Arguably, Paterno, having a “special relationship” as a previous employer to Sandusky, might have fallen under this framework, which in turn, would have obligated him to disclose Sandusky’s activities to the victims, or at a minimum, to board members of The Second Mile (the charity Sandusky founded, and where he was alleged to recruit his victims). It’s unclear based on a dearth of case information in Pennsylvania however, whether such a relationship would be too distant to qualify.

Additionally, Paterno could have faced potential liability for obstruction and perjury if it could have been shown that he obstructed the investigation of Sandusky by deliberately reporting a watered down version of the facts.[8] As it stands, the grand jury investigation did lead to misdemeanor criminal charges against Curley and Schultz for obstruction and perjury, based on their failure to report the incident to proper authorities.[9]

In mitigation, many have asserted that Paterno would not be liable under Pennsylvania statutory or common law, because he lacked any direct relationship with the children involved, and his relationship with Sandusky by the time of the 2002 act was no longer in a strict employer/employee capacity. Additionally, due to the length of time (at least in the case of Victim 2), Paterno would likely have been shielded from liability for obstruction, on the grounds that Pennsylvania has a 5-year statute of limitations period for most crimes. Such statutes are designed to prevent authorities from charging individuals with crimes after a period of years. And while a statute of limitations defense wouldn’t likely shield Paterno in avoiding a perjury charge–his death probably will.

Although the ultimate question about whether the members of Penn State involved in the cover-up will face legal liability may never be reached, at a minimum, this horrible event will encourage the Commonwealth and other state legislatures to re-evaluate the scope of mandatory reporting laws generally, and how crimes against children are handled in the future.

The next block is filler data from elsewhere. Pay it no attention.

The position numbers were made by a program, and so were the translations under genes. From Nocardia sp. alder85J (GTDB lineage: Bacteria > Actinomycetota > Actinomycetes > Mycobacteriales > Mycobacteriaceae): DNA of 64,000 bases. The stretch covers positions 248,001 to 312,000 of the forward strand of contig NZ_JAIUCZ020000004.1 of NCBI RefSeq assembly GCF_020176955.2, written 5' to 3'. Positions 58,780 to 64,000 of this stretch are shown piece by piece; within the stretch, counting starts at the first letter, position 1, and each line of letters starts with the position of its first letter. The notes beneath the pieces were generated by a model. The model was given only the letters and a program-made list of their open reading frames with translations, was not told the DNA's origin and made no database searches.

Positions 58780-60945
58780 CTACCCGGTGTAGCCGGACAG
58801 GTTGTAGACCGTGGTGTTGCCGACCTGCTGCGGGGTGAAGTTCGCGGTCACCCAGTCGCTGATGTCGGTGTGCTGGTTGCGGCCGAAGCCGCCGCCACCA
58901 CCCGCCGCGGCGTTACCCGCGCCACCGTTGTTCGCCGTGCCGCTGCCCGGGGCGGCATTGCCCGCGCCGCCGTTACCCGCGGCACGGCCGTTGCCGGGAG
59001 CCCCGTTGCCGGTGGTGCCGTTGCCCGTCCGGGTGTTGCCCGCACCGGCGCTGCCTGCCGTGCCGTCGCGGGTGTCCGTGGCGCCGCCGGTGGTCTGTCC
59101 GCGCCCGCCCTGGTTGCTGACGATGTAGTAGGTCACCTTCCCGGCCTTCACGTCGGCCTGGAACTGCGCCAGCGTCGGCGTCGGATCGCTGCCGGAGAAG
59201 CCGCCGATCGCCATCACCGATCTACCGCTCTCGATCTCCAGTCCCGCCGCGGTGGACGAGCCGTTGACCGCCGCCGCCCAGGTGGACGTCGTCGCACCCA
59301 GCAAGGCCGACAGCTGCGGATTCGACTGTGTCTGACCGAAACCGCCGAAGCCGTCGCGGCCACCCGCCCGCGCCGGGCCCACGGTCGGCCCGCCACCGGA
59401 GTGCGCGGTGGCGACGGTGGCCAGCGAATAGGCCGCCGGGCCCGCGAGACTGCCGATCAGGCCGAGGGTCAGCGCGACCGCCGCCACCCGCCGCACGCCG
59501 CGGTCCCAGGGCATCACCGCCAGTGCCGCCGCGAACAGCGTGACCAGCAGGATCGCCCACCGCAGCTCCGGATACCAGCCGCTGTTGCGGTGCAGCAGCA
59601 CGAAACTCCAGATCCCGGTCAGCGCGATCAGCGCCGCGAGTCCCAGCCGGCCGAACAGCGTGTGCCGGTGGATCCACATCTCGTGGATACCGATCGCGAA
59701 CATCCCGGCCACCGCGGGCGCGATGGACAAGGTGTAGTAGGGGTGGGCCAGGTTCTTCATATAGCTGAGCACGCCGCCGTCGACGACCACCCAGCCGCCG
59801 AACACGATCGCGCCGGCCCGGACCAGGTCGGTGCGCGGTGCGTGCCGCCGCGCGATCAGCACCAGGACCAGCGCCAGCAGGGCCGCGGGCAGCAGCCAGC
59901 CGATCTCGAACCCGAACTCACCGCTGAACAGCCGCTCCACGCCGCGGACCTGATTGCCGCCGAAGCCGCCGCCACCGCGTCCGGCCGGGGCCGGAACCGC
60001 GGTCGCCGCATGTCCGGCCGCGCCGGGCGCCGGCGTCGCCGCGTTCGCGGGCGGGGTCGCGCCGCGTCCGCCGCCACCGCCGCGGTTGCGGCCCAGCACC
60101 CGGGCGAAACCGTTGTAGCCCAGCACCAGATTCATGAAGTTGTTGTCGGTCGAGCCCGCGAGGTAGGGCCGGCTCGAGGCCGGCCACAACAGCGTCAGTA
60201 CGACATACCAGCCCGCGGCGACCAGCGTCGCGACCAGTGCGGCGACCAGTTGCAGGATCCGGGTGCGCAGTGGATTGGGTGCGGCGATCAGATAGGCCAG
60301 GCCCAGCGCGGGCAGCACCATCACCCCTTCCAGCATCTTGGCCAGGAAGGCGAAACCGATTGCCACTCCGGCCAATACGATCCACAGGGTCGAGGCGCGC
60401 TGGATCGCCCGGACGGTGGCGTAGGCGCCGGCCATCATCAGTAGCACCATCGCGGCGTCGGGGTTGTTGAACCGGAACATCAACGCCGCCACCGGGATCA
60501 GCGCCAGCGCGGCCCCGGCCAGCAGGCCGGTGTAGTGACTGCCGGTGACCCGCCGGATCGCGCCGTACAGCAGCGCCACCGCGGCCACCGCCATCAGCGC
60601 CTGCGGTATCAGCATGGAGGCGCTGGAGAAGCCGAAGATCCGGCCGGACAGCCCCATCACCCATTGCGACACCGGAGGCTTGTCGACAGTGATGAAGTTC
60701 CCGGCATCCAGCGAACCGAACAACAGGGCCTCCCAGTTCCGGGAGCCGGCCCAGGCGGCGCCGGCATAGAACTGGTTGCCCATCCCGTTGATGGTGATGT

Photo by allenmock

 

Footnotes    (↵ returns to text)
  1. Child Welfare Information Gateway, “Mandatory Reporters of Child Abuse and Neglect: Summary of State Laws,” 2010 at: http://www.childwelfare.gov/systemwide/laws_policies/statutes/manda.cfm
  2. Pennsylvania’s mandatory reporting law (located at 23 Pa.C.S. § 6311), provides that when an individual who, “in the course of employment, occupation or practice” comes into contact with children, any suspected acts of child abuse that occur to a child under the “care, supervision, guidance or training of that person or …organization or other entity with which that person is affiliated” must be reported to the Department of Public Welfare.
  3. For a full summary of McQueary’s testimony, See: Sandusky Grand Jury Presentment, p. 6-7 at: http://cbschicago.files.wordpress.com/2011/11/sandusky-grand-jury-presentment.pdf
  4. See: Sandusky Grand Jury Presentment, p. 8 at: http://cbschicago.files.wordpress.com/2011/11/sandusky-grand-jury-presentment.pdf
  5. See: Sandusky Grand Jury Presentment, p. 9-10 at: http://cbschicago.files.wordpress.com/2011/11/sandusky-grand-jury-presentment.pdf
  6. Tarasoff v. Regents of Univ. of Cal., 17 Cal.3d 425, 131 Cal.Rptr. 14, 551 P.2d 334 (1976)
  7. Tarasoff v. Regents of Univ. of Cal., 17 Cal.3d at 24
  8. Pennsylvania Criminal Code § 5101 states that a person commits a misdemeanor if they “intentionally obstruct[], impair[] or pervert[] the administration of law or other governmental function by force, violence, physical interference or obstacle, breach of official duty, or any other unlawful act.”
  9. See: Sandusky Grand Jury Presentment, p. 8 at: http://cbschicago.files.wordpress.com/2011/11/sandusky-grand-jury-presentment.pdf

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This post was written by:
- who has written 6 posts for Rock The Capital
Carey N. Lening, Esq. is a solo practitioner, writer, and lecturer who is devoted to legal issues relating to technology, security & privacy, social media, and intellectual property. She writes on areas ranging from business data privacy and security to the legislative changes affecting privacy, copyright, and trademark law. Ms. Lening received her Juris Doctorate from Pierce Law Center of Concord, NH. Prior to opening her practice, Ms. Lening was a journalist for BNA’s Patent, Trademark & Copyright Journal. - Email Carey Lening